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Lowell wind shipments: Vermont Public Service Board fines Green Mountain Power $30,000 over violations 

Credit:  Lowell Wind Shipments: PSB Fines GMP $30,000 Over Violations | Robin Smith, Staff Writer | February 7, 2013 | caledonianrecord.com ~~

State utility regulators have fined Green Mountain Power $30,000 because of five violations in its permit to ship turbine parts to Lowell Mountain last year.

GMP had reached a settlement that included a $7,500 fine over the violations with the Vermont Department of Public Service.

Regulators on the Vermont Public Service Board accepted the settlement but disagreed with the amount.

“We have determined that a higher penalty is warranted for violating the transportation plan,” wrote PSB members James Volz, David Coen and John Burke in an order this week.

The investigation into alleged violations began during GMP’s shipments across Vermont of parts to the Lowell wind project.

The problems for GMP began in July 2012, prompting complaints by opponents.

The PSB said at the time that the opponents didn’t have the party status to address the potential violations and demand a hearing.

But the PSB did hold a hearing.

Under GMP’s own transportation plan approved by the PSB, GMP was supposed to give towns along the shipping routes notice that over-sized truck loads would roll through on local roads.

GMP shipped turbine parts and other parts from southern Vermont to Lowell and from Island Pond’s rail yards to Lowell, all without violations.

But the utility wanted to make a few shipments from northern New York state to northwestern Vermont and then to Lowell to save some time and help reach its deadline for construction of Dec. 31 – when the federal tax production credits for wind projects were about to sunset.

The loss of those credits would have cost GMP ratepayers more than $40 million over the life of the Lowell wind project.

On July 17, 2012, GMP asked for expedited approval for use of what was called the “northern route” without asking for a waiver of the 30 and 60-day warning periods for local towns, because the project manager of GMP thought the waiver alone would eliminate the need for the warning periods.

The board granted the waiver.

GMP began shipping parts on July 23 and ended on Aug. 2 on over-sized trucks. And then GMP acknowledged that the shipments began without complying with the warning periods and before the road conditions survey. GMP stopped the shipments on Aug. 2 pending approval by the PSB.

The board granted permission to renew the shipments if GMP filed verification that the towns had been notified.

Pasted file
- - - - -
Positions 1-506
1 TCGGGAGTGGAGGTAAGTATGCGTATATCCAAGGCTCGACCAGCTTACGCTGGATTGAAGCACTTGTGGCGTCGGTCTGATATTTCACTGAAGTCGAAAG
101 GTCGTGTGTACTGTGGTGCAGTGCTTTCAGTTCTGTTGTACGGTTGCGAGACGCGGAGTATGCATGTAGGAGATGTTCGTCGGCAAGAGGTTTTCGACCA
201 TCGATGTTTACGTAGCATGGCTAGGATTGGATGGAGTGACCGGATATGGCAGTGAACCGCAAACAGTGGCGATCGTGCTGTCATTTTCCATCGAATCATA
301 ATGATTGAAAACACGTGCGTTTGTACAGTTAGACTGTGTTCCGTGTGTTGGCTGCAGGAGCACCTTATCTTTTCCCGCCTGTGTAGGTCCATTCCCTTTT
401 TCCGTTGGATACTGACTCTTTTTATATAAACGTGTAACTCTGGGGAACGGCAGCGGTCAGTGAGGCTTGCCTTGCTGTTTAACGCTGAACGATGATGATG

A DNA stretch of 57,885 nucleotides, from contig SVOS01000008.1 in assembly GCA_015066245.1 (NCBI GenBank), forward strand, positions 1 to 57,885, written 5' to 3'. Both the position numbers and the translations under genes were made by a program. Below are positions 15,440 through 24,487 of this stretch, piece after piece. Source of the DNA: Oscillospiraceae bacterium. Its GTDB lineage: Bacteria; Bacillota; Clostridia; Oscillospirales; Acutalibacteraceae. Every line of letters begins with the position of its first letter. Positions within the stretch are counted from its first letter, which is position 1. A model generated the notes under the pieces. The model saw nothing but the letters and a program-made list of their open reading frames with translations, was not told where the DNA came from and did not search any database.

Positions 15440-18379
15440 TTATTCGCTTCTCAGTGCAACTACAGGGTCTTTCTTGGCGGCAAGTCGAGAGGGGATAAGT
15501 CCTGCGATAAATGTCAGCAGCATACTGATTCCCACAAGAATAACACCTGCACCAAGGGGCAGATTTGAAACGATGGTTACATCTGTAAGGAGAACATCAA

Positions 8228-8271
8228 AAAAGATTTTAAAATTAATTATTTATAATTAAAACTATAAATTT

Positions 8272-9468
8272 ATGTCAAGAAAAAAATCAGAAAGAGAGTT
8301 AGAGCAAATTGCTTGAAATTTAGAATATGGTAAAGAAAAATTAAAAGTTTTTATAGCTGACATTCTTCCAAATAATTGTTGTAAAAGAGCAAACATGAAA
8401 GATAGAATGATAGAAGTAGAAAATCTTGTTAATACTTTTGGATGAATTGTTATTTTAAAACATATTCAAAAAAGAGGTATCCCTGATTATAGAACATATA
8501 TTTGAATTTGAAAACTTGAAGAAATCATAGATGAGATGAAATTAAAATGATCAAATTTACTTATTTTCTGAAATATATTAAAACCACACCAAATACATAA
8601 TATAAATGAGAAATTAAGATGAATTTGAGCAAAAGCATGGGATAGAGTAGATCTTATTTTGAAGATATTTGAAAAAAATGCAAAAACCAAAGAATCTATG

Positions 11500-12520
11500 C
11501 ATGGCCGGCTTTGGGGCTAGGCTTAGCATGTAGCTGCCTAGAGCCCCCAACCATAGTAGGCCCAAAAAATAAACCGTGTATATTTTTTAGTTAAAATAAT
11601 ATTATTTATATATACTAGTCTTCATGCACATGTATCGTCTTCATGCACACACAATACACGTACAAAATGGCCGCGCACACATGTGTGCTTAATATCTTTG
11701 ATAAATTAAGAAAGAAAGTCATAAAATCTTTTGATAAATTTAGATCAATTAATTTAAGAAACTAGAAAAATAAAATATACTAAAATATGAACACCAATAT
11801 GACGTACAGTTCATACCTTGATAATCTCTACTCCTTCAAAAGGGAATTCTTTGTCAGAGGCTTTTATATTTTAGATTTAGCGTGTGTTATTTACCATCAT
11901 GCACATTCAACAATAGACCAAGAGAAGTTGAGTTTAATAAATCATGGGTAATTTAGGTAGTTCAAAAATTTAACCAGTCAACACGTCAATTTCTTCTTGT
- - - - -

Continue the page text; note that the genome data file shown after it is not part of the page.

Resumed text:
The PSB ruled that “it is clear that GMP violated both the terms and conditions of its approved transportation plan as well as condition 11 of the certificate of public good.”

The PSB agreed with the department and with GMP that there were five separate and discrete violations.

The department set the fine at $7,500, or $1,500 for each violation.

“However, we find the $7,500 is too low for a penalty in this case, given that GMP is a large corporation with significant earnings from its regulated activities in Vermont.

“Instead, we have determined that a penalty of $30,000 is more appropriate in view of the size of GMP and the scale of its annual revenues and other economic resources to bear the burden of such a fine without interfering with the company’s ability to continue to provide adequate and reliable service to its customers,” the board stated.

That breaks down to a fine of $6,000 for each violation.

“The violations at issue are a serious concern – a fact that is reflected in the magnitude of the fine we have assessed against GMP,” the board stated.

GMP “acknowledges that this proceeding ‘how strongly reiterated the importance of flawless compliance and GMP will continue to use lessons learned to achieve this goal,'” the board concluded.

Source:  Lowell Wind Shipments: PSB Fines GMP $30,000 Over Violations | Robin Smith, Staff Writer | February 7, 2013 | caledonianrecord.com

This article is the work of the source indicated. Any opinions expressed in it are not necessarily those of National Wind Watch.

The copyright of this article resides with the author or publisher indicated. As part of its noncommercial educational effort to present the environmental, social, scientific, and economic issues of large-scale wind power development to a global audience seeking such information, National Wind Watch endeavors to observe “fair use” as provided for in section 107 of U.S. Copyright Law and similar “fair dealing” provisions of the copyright laws of other nations. Send requests to excerpt, general inquiries, and comments via e-mail.

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